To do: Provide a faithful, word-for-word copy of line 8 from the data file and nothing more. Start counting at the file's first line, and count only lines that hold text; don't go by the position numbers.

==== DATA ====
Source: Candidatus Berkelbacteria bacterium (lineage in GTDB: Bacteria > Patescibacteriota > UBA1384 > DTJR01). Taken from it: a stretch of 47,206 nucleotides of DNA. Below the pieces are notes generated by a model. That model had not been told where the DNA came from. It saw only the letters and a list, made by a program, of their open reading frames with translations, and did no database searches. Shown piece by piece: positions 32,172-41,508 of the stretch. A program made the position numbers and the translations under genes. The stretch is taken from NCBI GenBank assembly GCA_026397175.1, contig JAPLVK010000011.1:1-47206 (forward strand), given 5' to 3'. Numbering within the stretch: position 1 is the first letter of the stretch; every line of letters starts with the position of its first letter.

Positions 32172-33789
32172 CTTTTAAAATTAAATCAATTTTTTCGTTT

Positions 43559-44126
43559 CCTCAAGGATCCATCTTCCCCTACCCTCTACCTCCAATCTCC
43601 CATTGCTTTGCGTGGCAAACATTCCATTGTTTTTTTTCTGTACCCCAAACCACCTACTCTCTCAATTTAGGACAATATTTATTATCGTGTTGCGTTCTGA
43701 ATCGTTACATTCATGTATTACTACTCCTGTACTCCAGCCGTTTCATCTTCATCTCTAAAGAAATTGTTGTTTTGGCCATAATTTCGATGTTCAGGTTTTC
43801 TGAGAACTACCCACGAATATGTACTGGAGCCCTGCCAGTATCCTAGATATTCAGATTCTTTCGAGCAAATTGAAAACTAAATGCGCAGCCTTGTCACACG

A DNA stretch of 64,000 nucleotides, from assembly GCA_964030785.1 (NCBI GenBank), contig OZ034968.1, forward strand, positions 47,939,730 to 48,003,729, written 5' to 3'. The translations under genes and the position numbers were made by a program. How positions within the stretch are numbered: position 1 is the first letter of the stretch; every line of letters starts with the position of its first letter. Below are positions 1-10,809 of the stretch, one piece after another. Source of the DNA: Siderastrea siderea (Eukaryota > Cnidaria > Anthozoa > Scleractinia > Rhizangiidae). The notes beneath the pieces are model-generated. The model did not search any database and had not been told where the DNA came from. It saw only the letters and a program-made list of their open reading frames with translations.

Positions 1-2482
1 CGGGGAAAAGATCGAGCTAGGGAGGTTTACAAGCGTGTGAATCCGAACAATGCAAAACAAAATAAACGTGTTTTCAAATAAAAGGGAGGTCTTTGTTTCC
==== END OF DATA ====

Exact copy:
43801 TGAGAACTACCCACGAATATGTACTGGAGCCCTGCCAGTATCCTAGATATTCAGATTCTTTCGAGCAAATTGAAAACTAAATGCGCAGCCTTGTCACACG